Idaho is one of four states to participate in the Gates-funded Facilitating Development of a Multistate Longitudinal Data Exchange pilot project, which attempts to enable a more comprehensive regional view of the creation of human capital and its flow among multiple states by exchanging data across K-12 education, postsecondary education, and the workforce. WICHE held the fifth working group session of the exchange project in January in Boise, which allowed a larger number of Idaho officials to attend and participate. In addition, WICHE has provided counsel to Idaho State Board of Education related to its own efforts to build a state longitudinal data system. The state also participated in a Gates-funded meeting which brought together the stewards of the data systems in 14 of the WICHE states for discussions around linking data internally and with other states. A central topic of conversation was how to address the challenges to data sharing presented by the Family Educational Rights and Privacy Act. Another meeting was the Western Summit on Workforce Certification and Higher Education for policymakers in the West, held in response to the national demand for more highly skilled workers in a host of fields, from healthcare to high tech. Participants explored how states might use a workforce certification system – which would allow business and higher education to communicate with a common language about workforce demand and supply – to improve their ability to prepare individuals for productive careers and enhance the health of their economies.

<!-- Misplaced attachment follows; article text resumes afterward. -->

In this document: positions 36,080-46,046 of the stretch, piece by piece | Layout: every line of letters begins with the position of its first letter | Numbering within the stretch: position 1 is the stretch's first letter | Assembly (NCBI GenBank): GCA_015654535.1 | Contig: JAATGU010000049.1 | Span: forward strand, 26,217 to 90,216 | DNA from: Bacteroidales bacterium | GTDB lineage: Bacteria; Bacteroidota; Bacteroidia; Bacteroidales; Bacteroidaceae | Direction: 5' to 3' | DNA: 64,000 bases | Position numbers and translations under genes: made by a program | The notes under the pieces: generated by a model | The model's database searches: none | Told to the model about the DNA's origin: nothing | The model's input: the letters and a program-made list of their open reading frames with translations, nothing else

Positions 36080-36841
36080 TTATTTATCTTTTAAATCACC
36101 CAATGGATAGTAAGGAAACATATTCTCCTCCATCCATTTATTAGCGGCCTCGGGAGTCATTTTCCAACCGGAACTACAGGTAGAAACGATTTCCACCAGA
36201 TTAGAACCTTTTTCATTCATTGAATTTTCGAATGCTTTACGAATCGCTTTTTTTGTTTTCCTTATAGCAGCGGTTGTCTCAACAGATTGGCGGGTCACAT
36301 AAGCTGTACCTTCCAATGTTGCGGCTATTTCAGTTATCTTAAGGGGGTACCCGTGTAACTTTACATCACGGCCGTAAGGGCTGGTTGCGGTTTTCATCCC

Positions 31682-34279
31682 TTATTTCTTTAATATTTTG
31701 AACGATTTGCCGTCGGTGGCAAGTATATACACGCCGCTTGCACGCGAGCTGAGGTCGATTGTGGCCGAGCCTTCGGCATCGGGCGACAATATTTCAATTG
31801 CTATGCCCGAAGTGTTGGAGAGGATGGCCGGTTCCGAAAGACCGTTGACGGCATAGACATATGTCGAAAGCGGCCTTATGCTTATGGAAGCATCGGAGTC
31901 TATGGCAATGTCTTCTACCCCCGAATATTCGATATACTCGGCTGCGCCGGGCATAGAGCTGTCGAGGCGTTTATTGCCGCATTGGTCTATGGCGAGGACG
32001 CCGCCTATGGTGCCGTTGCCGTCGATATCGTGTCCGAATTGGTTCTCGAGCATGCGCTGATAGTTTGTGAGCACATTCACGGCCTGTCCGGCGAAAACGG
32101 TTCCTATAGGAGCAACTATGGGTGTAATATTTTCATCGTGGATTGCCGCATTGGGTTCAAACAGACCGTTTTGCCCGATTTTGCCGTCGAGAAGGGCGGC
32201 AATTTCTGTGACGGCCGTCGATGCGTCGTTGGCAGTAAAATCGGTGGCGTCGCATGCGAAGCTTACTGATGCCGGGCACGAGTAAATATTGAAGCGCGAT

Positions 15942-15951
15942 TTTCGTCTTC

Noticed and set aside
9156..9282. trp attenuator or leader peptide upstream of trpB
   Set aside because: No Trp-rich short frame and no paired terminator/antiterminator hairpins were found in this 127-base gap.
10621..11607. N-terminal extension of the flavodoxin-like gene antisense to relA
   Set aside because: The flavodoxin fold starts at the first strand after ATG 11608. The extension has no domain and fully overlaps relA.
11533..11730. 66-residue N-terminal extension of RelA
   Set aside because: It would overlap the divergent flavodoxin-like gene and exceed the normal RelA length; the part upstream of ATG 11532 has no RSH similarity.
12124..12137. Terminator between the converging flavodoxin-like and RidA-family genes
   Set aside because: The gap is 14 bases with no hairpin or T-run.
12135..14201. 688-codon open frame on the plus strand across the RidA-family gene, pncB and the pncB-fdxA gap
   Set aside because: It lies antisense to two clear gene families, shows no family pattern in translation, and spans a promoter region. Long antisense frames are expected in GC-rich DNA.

Idaho participates in WICHE’s College Access Challenge Grant (CACG) Consortium and Network, a federally funded formula grant program designed to increase the number of low-income students who enroll and succeed in college. WICHE provides CACG Consortium states with assistance with grant development and management, program implementation and evaluation, and ongoing expert consultation and guidance. Consortium states are also members of the CACG Network, which provides a forum for developing, implementing, and maintaining state CACG efforts, with states sharing best practices and lessons learned and receiving current evidence-based research.

    WICHE’s Lumina-funded project Getting What You Pay For: Understanding Higher Education Appropriations, Tuition, and Financial Aid promoted informed decision making and the alignment of higher education appropriations, tuition, and financial aid policy by state legislators, to improve student access and success. WICHE sent copies of the project’s eight policy briefs to all members of the Idaho Legislature.

    Idaho also participated in another Lumina project, Best Practices in Statewide Articulation and Transfer Systems, which seeks to develop a deeper understanding of how states coordinate their articulation and transfer programs for students who move from two-year to four-year institutions, focusing on strategies that increase access to and success in higher education.